Syrian government forces began shelling the southern city of Daraa, the city where the first protests broke out against President Bashar al-Assad’s rule nearly a year ago, according to local activists on Thursday.
Syria sent soldiers and tanks to Daraa, a city that borders Jordan, before they “raided it amid intense shelling and shooting,” said the activist group Local Coordination Committees.
“Two soldiers from the military security branch were executed in the field after arguing with their officer and refusing to fire at peaceful civilians,” the activist group said. “It was reported that one of the soldiers was burned alive.”
United Nations Secretary-General Ban Ki-moon on Thursday said that crimes against humanity were almost certainly committed in Syria.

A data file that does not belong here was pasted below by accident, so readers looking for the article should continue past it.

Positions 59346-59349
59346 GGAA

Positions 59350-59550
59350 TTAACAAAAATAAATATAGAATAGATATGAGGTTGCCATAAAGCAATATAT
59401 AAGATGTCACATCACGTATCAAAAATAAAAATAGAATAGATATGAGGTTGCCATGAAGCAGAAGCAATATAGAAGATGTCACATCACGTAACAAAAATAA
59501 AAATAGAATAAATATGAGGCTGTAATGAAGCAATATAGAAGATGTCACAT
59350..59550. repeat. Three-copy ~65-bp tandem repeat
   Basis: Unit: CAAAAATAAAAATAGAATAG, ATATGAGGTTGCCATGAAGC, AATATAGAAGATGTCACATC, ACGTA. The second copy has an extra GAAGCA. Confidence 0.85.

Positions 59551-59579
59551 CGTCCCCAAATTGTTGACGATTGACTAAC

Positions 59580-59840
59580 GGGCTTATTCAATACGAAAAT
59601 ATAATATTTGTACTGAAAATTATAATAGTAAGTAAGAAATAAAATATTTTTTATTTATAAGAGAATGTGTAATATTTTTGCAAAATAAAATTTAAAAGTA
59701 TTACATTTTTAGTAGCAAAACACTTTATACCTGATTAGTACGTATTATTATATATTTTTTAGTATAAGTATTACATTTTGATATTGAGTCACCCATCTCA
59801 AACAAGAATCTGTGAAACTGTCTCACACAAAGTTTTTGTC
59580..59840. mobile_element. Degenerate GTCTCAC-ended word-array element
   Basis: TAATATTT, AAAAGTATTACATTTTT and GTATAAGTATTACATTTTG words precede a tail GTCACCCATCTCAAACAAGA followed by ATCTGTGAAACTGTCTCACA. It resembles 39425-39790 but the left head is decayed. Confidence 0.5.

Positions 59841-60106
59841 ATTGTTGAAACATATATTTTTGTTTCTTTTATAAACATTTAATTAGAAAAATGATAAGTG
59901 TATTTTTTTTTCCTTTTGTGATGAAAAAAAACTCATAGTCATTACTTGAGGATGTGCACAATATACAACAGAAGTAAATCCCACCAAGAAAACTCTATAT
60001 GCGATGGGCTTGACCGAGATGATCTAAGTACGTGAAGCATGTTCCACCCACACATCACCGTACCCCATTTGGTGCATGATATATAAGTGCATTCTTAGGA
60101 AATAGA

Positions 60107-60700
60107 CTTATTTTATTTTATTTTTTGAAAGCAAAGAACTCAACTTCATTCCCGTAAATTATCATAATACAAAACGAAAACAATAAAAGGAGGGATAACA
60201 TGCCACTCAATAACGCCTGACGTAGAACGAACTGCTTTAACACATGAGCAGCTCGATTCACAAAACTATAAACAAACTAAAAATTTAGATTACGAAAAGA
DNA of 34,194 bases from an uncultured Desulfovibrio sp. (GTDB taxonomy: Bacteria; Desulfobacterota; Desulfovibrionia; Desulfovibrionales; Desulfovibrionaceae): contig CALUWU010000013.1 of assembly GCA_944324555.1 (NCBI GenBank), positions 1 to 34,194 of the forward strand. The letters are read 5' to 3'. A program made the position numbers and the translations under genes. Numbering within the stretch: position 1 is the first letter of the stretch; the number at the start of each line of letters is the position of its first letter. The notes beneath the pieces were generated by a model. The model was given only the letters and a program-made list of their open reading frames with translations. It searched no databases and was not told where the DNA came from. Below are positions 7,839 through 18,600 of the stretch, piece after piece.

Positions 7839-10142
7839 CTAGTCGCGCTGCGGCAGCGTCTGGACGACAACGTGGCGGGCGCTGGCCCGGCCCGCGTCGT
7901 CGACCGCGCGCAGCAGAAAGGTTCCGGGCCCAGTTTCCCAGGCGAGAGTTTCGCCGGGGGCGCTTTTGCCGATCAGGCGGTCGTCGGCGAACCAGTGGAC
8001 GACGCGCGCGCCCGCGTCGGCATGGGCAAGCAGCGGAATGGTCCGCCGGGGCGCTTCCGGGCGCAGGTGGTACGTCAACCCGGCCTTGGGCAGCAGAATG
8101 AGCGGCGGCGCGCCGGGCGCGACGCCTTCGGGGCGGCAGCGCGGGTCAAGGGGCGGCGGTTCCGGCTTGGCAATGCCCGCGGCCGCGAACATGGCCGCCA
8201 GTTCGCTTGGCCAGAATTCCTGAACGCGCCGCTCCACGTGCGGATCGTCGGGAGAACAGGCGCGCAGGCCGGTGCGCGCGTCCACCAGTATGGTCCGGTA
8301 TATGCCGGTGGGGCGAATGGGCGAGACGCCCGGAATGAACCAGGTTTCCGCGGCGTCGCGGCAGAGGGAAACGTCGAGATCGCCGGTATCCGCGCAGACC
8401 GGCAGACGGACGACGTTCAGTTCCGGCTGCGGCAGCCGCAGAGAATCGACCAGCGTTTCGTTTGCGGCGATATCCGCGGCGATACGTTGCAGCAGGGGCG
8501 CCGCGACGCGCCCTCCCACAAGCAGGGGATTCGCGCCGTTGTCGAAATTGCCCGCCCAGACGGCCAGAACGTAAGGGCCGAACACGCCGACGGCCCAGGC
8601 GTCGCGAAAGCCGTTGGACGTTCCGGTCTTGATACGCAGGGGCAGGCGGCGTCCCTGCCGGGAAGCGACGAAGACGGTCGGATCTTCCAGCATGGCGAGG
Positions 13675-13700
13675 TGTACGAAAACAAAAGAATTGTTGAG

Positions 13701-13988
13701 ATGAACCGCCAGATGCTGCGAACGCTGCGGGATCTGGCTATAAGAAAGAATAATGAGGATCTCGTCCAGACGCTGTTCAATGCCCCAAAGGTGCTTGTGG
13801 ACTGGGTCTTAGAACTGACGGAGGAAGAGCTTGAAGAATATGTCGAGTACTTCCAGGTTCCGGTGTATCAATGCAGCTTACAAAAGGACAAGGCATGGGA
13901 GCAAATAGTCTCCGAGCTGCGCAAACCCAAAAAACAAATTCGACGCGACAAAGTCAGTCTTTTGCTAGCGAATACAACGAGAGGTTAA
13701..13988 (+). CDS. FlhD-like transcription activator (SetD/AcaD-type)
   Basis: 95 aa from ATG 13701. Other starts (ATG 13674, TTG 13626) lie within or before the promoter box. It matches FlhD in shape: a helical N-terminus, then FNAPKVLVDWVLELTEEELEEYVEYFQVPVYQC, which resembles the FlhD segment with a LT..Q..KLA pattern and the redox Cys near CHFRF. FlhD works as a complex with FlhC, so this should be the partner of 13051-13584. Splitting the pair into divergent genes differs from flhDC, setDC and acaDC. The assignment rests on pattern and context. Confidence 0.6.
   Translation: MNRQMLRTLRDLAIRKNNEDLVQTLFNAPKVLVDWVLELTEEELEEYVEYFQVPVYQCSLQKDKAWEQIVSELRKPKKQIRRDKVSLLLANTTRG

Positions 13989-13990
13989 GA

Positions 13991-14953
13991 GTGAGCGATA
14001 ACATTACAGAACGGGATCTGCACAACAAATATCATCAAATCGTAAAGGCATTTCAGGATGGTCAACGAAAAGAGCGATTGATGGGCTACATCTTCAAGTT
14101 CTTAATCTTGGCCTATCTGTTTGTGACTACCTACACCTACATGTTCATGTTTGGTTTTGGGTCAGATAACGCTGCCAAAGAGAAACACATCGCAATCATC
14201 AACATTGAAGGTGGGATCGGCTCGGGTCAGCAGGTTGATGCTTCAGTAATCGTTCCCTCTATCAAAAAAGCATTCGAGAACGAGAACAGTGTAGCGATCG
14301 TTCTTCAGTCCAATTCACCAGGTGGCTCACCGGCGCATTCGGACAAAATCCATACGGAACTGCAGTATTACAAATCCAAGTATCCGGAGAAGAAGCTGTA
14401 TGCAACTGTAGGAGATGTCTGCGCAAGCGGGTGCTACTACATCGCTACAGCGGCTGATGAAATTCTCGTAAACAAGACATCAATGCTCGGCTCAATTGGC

“We see neighborhoods shelled indiscriminately, hospitals used as torture centers, children as young as 10 years old jailed and abused. We see almost certain crimes against humanity,” he told reporters in Austria, according to Reuters.
Syria’s president said on Wednesday that a referendum was held to change the country’s constitution to grant political parties other than the ruling Baath Party more freedom. The promise was dismissed by Western powers and human rights activists.
In Daraa, machine-gun fire and explosions resonated throughout the city, local activists said.
“The army bombardment started around dawn and after that exchanges of fire occurred,” a member of the rights organization, Sawasiah, told Reuters from the city.